Why we must remember the ‘date which will live in infamy’

Published 8:41 am Monday, December 9, 2019

Seventy-eight years after the attack drew the United States into World War II, a memory that only the oldest Americans share is fading. The attack on Pearl Harbor shocked and outraged the nation and led it into war at a time Congress and the American people had been split on the response to an already embattled world. Shortly before 8 a.m. on a Sunday morning, hundreds of Japanese aircraft dove from the sky in a surprise bombing attack on a United States naval base in Hawaii, killing more than 2,400 Americans. The brutal surprise attack halted only after nearly two hours of chaos, death, and destruction.
Ninety minutes later, the American fleet in the Pacific lay in a smoking ruins and the war was won — but not for the Japanese.
Many Tennesseans heard about the attack on a radio news bulletin. Many felt surprise, fear, or anger at the news, and all knew that the attack meant war. No American alive that day ever forgot where they were when they heard about the attack on Pearl Harbor.
A Carter Countian, William Vane Campbell, was among U.S. servicemen killed at Pearl Harbor. He was just 20 years old at the time. Campbell was serving on the USS Oklahoma at Ford Island when it was attacked by numerous torpedoes, sinking the battleship and killing 429 crewmen.
Only 35 men from the USS Oklahoma were identified. Other crewmen’s remains were buried in different locations, including 46 plots at the National Memorial Cemetery of the Pacific. The cemetery, also known as the “Punchbowl” in Honolulu, is where Campbell was buried.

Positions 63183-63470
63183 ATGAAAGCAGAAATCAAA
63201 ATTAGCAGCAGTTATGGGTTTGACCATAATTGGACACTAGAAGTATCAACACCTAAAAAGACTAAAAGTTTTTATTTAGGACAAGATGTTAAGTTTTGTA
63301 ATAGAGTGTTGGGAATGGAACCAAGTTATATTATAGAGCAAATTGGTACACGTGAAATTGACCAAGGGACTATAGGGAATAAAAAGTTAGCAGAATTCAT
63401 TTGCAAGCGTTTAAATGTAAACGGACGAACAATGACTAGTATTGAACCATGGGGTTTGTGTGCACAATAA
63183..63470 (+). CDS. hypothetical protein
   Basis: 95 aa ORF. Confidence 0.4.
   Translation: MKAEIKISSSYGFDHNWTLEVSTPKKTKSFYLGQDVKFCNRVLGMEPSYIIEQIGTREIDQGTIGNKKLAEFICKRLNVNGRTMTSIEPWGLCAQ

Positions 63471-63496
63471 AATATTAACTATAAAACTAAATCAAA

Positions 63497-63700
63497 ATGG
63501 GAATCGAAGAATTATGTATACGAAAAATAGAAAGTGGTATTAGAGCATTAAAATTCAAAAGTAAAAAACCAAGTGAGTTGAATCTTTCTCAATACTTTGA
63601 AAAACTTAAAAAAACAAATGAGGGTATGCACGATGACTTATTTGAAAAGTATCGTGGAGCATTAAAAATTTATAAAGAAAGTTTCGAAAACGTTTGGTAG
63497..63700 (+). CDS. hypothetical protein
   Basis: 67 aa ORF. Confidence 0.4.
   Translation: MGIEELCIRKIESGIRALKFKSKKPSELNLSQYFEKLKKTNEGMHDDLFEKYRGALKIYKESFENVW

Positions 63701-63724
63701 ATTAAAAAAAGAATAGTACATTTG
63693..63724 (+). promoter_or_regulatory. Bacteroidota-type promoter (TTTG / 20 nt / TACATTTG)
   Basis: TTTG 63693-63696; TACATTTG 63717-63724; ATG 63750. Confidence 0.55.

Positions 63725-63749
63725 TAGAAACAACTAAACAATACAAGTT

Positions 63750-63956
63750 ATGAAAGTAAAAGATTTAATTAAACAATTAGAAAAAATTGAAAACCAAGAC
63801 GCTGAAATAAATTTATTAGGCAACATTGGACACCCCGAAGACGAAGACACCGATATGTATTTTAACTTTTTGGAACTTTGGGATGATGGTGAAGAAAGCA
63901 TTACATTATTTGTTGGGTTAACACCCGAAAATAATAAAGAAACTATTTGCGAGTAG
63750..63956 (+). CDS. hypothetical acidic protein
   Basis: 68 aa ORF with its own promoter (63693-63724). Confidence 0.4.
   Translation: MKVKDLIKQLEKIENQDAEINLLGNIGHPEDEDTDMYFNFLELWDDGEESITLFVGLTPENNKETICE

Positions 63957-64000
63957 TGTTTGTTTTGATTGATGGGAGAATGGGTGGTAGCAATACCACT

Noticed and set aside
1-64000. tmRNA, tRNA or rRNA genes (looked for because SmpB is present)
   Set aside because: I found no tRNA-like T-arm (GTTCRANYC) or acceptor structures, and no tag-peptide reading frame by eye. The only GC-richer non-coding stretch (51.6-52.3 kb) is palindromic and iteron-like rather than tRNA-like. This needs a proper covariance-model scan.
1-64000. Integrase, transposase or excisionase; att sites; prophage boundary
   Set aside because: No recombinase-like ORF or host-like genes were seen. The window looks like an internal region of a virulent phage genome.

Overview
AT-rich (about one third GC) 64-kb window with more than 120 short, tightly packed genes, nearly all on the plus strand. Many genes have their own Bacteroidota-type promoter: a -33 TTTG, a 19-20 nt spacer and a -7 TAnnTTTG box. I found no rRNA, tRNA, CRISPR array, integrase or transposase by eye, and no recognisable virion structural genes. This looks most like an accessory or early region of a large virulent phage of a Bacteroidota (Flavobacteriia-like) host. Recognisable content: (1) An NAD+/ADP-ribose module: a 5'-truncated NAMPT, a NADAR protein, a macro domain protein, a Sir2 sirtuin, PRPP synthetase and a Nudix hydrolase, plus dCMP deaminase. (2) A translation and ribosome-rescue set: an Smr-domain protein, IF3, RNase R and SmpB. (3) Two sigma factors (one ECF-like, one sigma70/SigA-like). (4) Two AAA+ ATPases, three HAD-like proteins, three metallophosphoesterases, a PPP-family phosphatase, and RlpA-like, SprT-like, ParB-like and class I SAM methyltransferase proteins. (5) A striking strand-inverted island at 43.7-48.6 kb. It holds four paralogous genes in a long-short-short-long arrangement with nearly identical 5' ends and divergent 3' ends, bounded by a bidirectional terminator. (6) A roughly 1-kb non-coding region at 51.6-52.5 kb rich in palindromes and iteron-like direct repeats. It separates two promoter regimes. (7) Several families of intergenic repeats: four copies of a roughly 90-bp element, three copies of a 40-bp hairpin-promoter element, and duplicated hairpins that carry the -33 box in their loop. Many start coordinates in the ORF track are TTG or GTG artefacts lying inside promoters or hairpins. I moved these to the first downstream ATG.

Remains from the Punchbowl began being exhumed in 2015 and on May 9, 2018, Campbell’s remains were positively identified. His remains were returned to Tennessee to rest under a headstone that bears his name.
December 7, 1941 was both “a date which will live in infamy” but also, in another sense, the date that the United States won World War II.
Seventy-eight years later, it is remarkably easy for those who were there to remember the details of that Sunday morning in Hawaii. Flames, noise, diving planes, exploding magazines and smoke, men entombed in their ships — for the generation of World War II, it is a searing memory, an event that thrust America into global conflict.
Most Americans noting the observance in 2019 were not alive on the day of infamy, when Japanese dive bombers and torpedo planes ravaged the battleships of the U.S. Pacific Fleet. To remember Pearl Harbor, for the overwhelming majority of people on this anniversary, is to echo a rallying cry and to rediscover a focal point for war, a war very different from the one in Iraq or Afghanistan.
Pearl Harbor has been taught in schools as an example of lack of vigilance and unpreparedness. America wasn’t ready. America was caught napping. Two thousand men had to die to remind a country that it should never let down its guard.
On reflection and after Sept. 11, 2001, it is apparent that Pearl Harbor also taught lessons, long in the learning, about isolationism, xenophobia, honesty and directness in international relationships, and, most pointedly, about the ultimate folly of warfare and violence as a solution to political and economic problems. These lessons are as appropriate today as they were in 1941.
Americans, more than seven decades later, have lost the immediate threat of World War II and the gnawing threat of the Cold War that followed. Now terrorism is of such a concern that Washington has remade the government to prevent the nation from napping again. But the old problem of looking inward instead of outward remains. History repeats itself endlessly and is reason to remember Pearl Harbor.

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